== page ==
While you may have been drawn toward the professional groups while in college with possibility of scholarships, internships and lots of professional contacts, please hesitate a moment and read ALL the fine print.
1. The professional-level memberships have very strict employment guidelines and expensive membership dues. So, if you are starting a small writing business or freelancing, you may be dropped from group as soon as you finish up college as you haven’t landed a ‘big enough’ job yet. This can have horrifying effects on your contacts from the group and later job prospects. Face it, some cities have such a small number of writing & marketing jobs, you need a ‘day job’ for a while to pay the bills. These professional organizations will drop side freelancers sometimes.
2. The scholarships are NEVER needs based. I would NEVER share any personal information about why you are working on a second degree or restarting your career or it could come back to haunt you, especially any mental care. Stigma from ANY mental care or receipt of disability support payments will RUIN your credibility in any professional circles & put your competence for any job in question. If you try to fight to keep your membership with the group by explaining anything, it could haunt you in any work situation.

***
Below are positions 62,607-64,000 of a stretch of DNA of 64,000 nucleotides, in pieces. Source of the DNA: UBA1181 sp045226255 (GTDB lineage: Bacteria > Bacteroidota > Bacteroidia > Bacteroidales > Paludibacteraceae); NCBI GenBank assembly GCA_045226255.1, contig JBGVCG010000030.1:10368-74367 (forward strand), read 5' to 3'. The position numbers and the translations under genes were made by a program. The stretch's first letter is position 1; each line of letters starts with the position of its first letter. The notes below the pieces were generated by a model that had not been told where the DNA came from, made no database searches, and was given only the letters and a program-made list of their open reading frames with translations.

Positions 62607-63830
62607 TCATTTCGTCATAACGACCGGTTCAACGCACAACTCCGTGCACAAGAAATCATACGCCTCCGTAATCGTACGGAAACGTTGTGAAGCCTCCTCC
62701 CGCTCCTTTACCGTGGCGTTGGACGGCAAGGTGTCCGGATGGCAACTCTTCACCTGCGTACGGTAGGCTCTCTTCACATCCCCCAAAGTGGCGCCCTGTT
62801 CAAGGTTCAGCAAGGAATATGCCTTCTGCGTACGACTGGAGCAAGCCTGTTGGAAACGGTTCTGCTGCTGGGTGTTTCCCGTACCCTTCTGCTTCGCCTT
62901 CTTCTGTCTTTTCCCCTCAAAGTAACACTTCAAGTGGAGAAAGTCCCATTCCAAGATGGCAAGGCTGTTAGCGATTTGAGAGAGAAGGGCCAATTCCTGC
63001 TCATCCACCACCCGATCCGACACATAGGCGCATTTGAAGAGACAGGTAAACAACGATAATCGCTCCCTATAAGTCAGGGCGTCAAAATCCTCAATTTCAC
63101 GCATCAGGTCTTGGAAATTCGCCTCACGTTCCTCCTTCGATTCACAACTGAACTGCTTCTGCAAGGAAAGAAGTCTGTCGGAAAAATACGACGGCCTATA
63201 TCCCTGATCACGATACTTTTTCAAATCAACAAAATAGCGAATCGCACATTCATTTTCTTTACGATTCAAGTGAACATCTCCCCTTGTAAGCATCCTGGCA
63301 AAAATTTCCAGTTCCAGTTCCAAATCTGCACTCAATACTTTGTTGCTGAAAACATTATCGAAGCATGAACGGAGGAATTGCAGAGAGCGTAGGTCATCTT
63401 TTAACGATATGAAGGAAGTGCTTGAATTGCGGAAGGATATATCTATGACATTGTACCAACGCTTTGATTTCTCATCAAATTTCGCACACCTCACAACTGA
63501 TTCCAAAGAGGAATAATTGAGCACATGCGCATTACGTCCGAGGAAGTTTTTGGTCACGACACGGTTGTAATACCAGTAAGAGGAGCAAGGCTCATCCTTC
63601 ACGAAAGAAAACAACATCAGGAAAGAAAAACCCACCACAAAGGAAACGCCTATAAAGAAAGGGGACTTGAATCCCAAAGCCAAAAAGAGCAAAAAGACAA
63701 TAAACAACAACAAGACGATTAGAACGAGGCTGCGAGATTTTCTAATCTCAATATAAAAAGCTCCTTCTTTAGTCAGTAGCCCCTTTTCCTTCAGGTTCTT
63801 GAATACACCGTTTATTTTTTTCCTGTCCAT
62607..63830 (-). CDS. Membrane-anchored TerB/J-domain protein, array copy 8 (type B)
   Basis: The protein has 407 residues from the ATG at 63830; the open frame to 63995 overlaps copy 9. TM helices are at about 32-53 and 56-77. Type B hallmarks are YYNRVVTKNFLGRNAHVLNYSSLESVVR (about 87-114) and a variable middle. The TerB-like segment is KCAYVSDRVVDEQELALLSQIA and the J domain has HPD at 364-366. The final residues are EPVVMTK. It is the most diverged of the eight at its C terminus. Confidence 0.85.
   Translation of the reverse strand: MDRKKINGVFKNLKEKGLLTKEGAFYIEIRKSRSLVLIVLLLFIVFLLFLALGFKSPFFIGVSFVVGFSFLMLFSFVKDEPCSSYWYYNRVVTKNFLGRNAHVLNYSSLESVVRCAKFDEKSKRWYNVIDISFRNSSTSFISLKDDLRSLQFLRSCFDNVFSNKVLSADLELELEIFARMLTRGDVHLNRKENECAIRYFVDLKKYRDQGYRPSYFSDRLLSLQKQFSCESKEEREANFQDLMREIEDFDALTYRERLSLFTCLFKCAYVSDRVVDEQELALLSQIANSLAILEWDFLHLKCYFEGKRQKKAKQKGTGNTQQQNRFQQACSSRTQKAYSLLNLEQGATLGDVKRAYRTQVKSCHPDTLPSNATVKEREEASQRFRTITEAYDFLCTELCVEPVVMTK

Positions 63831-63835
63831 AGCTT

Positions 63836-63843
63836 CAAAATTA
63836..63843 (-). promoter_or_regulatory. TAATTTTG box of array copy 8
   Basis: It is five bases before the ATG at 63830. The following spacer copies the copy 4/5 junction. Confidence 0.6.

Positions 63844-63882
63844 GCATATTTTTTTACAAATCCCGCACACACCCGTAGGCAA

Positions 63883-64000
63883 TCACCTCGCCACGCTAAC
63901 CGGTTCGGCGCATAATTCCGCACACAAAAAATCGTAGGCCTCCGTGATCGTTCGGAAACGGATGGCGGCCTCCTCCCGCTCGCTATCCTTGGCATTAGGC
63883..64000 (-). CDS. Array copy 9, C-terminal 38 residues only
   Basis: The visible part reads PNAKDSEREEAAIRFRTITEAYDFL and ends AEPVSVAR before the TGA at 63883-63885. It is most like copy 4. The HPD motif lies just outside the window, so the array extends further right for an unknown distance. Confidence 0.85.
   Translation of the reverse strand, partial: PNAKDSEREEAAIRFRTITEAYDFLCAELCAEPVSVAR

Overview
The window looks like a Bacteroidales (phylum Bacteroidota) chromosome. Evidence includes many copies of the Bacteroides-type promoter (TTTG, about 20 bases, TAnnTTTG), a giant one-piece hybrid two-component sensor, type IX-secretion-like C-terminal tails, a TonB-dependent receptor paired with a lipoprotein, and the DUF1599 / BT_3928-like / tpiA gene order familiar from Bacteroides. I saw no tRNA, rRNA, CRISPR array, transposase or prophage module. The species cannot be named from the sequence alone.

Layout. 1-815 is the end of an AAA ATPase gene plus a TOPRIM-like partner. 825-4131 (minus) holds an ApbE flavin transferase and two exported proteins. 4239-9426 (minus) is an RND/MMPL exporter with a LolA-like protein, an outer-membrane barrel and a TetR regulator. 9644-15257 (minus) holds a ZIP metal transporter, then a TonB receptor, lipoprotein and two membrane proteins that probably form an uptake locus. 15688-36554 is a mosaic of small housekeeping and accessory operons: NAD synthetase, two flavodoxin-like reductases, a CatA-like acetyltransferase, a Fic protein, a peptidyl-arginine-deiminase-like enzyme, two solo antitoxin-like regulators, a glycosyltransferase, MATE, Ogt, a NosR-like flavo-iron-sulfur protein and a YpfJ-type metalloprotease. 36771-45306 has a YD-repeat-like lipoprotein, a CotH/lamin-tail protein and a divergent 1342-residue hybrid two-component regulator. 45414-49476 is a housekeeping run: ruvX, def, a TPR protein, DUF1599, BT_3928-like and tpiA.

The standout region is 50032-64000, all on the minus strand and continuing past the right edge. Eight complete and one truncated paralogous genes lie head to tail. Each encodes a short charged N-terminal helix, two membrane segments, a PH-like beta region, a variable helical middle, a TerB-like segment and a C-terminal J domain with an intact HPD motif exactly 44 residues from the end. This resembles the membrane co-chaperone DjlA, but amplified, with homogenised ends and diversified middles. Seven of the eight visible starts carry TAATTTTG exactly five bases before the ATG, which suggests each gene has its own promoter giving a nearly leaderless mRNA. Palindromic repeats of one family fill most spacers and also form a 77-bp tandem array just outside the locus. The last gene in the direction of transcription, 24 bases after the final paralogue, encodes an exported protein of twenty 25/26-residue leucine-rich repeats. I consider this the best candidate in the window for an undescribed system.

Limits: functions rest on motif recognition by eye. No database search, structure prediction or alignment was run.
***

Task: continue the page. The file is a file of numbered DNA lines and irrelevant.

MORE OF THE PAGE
3. You may run into some dirty competition in these groups, which is terrible situation if you are using the group to get media contacts arranged for your PR job. If you wish to see things positively, you will know who you don’t want to work with. But, I highly recommend you keep your employment information private if you are just getting started so your clients will not be cultivated or stolen.
4. Tact is not being displayed in these situations unfortunately as multiple complaints have surfaced from outed members. Rules are not being applied to all. It is very likely, you could be confronted about the ‘membership fine print’ in a room full of members, some of which will act hostile even to a person they have known for years and even if you have been very involved in the organization.
I think it best you know all the fine print before you accept the ‘professional group’ undertaking to avoid any negative impact on your employment. ***You may re-run this comment as you like.****